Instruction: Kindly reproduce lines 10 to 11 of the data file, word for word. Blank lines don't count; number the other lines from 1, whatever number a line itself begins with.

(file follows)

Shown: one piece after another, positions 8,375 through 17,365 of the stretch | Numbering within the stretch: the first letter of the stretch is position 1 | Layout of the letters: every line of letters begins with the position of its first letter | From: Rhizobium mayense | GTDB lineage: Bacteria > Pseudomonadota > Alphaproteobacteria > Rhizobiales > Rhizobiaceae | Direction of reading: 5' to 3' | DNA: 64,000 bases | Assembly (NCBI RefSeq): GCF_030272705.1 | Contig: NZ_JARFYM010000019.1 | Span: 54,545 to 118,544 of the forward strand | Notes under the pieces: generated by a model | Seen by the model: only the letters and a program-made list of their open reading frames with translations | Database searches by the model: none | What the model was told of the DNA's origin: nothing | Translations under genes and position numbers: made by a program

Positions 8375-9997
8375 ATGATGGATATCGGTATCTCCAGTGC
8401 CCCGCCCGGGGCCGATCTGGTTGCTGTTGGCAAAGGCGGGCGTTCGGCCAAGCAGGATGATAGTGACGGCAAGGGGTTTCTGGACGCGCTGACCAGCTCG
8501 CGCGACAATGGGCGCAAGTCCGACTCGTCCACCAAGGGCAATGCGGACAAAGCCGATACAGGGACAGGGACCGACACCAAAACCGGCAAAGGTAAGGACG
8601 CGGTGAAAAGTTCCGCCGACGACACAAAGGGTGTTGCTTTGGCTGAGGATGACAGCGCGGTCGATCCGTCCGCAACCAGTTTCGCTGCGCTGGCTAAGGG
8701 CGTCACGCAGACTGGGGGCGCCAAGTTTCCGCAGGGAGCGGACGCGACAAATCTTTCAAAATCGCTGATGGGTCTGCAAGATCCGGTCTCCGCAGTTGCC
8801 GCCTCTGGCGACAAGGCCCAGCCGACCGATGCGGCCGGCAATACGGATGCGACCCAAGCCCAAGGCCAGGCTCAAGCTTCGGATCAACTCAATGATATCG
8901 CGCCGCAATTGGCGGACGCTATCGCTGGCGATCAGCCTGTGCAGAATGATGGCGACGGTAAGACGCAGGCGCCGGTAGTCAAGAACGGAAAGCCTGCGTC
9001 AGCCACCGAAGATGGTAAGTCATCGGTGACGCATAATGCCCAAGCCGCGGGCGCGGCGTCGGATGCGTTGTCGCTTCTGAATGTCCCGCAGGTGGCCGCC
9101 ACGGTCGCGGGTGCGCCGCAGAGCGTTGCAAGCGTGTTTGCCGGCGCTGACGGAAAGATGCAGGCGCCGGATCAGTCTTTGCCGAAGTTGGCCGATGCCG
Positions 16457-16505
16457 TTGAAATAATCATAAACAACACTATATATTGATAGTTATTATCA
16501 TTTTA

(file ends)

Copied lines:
9001 AGCCACCGAAGATGGTAAGTCATCGGTGACGCATAATGCCCAAGCCGCGGGCGCGGCGTCGGATGCGTTGTCGCTTCTGAATGTCCCGCAGGTGGCCGCC
9101 ACGGTCGCGGGTGCGCCGCAGAGCGTTGCAAGCGTGTTTGCCGGCGCTGACGGAAAGATGCAGGCGCCGGATCAGTCTTTGCCGAAGTTGGCCGATGCCG